Store-Bought Baby Food Could Increase Food Allergy Risk

New research from Australia shows that store-bought baby food may increase your baby’s food allergy risk, because it doesn’t contain enough allergy-causing foods as ingredients. Here’s what parents need to know about this recent study.

New research from Australia indicates that store-bought pureed baby food could be contributing to the rise in food allergies. Today, we’ll share why this baby food may increase your baby’s food allergy risk, especially if your baby’s diet consists mostly of store-bought purees. We’ll also share what you should add to your baby’s diet to reduce their risk of developing common food allergies.

Not Enough Store-Bought Purees Contain Allergy-Causing Foods

As previous studies, such as the landmark Learning Early About Peanut (LEAP) Study, have shown, introducing babies to common allergy-causing foods early and often is key to reducing their risk of developing food allergies. Based on the results of these studies, it’s vital to start introducing these foods to baby as early as 4-6 months of age, and before baby turns one year of age. Consistent introduction is just as important as starting early—feeding baby these foods 2-7 times a week for at least 3-6 months is crucial.

Learn more about the LEAP trial from this 1 minute video from the New England Journal of Medicine:

But how often are these allergy-causing foods included in store-bought baby purees, which many parents rely on for babies’ meals? A study based in Australia, and led by Dr. Merryn Netting (pediatric research dietician from the South Australian Health and Medical Research Institute), aimed to find out.

This recent study reviewed 251 types of pureed baby food available in Australia in 2019, made by 14 manufacturers, to see how many types of purees contained common allergy-causing foods. 

All of the purees reviewed in the study were made for babies under one year of age, because of how crucial it is to start early allergen introduction before baby turns one.

Here’s what the researchers found:

  • None of the 251 types of baby food contained peanut.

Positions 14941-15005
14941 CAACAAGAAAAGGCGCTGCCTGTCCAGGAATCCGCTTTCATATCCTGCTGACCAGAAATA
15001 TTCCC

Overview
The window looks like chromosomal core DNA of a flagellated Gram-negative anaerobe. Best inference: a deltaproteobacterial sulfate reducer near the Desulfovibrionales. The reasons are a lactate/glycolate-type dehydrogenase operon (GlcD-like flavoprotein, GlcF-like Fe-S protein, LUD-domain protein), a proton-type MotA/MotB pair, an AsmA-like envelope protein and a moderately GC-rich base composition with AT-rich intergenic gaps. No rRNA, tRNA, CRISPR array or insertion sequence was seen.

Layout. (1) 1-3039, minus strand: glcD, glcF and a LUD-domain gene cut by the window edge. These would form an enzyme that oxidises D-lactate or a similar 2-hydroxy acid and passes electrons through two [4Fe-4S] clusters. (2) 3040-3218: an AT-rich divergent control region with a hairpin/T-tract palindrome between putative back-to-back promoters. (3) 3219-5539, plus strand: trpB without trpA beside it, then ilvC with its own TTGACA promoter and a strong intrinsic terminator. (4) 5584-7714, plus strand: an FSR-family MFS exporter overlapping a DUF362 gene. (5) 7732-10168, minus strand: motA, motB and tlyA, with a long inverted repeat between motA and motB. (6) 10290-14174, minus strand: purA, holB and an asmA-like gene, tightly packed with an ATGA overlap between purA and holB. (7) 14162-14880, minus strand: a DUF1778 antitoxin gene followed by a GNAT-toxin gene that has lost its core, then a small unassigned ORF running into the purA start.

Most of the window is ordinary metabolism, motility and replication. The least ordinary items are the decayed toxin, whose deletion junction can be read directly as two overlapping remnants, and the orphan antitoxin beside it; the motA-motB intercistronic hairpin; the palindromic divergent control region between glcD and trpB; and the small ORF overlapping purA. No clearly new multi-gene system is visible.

• Only 1% of the reviewed  baby foods contained egg.

This is concerning because peanut and egg are two of the top three allergies affecting babies and young children, along with milk. (Together, peanut, egg, and milk represent around 80% of early childhood food allergies, while peanut and egg alone represent around 40% of early childhood food allergies.)

Peanut allergy is more likely to be lifelong, as only 20% of people outgrow a peanut allergy. Peanut allergies also tend to cause severe and life-threatening allergic reactions (anaphylaxis), compared to other types of food allergies.

Meanwhile, egg is one of the hardest allergens to avoid, because so many foods contain hidden egg ingredients. Foods like pasta, pizza dough, baked goods, and ice cream often contain egg, and are off-limits to people with egg allergies. So,egg allergies have a significant impact on quality of life (read more about this in our parents’ guide to egg allergy).

Researchers also found that:

  • None of the 251 baby foods contained tree nuts, sesame, or shellfish, three other common allergens.

The fact that very few baby purees  in Australia contain allergy-causing foods is cause for alarm, because many parents turn to these store-bought purees for convenience’s sake. 

Relying on store-bought purees could lead to a delayed introduction of foods like peanut and eggs. And if babies aren’t introduced to allergy-causing foods early and often enough, their risk of developing a food allergy sharply increases. 

Since delaying the introduction of allergy-causing foods increases food allergy risk, the wide use of purees may have partially contributed to the rise of childhood food allergies in Australia. 

And babies who eat mostly purees may be at a disadvantage, as Dr. Merryn Netting reports.  

Says Dr. Netting, “This low food allergen content may be disadvantageous for infants fed mostly commercial infant foods as they are unlikely to be exposed to sufficient amounts of the major food allergens on a regular basis during infancy [for food allergy prevention].”

So, parents need to intentionally introduce foods like peanut and egg into baby’s diet for food allergy prevention, especially if they feed baby mostly store-bought purees. 

Key Takeaways For Parents 

What should parents take away from the study, regardless of where they live?

  • Most purees don’t contain allergy-causing foods like peanut and egg.
  • But introducing common allergy-causing foods to your baby early and often is key to reducing your baby’s food allergy risk.
  • Even though the study was conducted in Australia, many purees across the world likely don’t contain allergy-causing foods.
  • If you feed baby mostly purees, you’ll need to intentionally add foods like peanut and egg into baby’s diet for food allergy prevention. 
  • Feeding your baby purees alone may increase baby’s food allergy risk if these purees don’t contain common allergy-causing foods.


All health-related content on this website is for informational purposes only and does not create a doctor-patient relationship. Always seek the advice of your own pediatrician in connection with any questions regarding your baby’s health.

These statements have not been evaluated by the Food and Drug Administration. Products are not intended to diagnose, treat, cure or prevent any disease.

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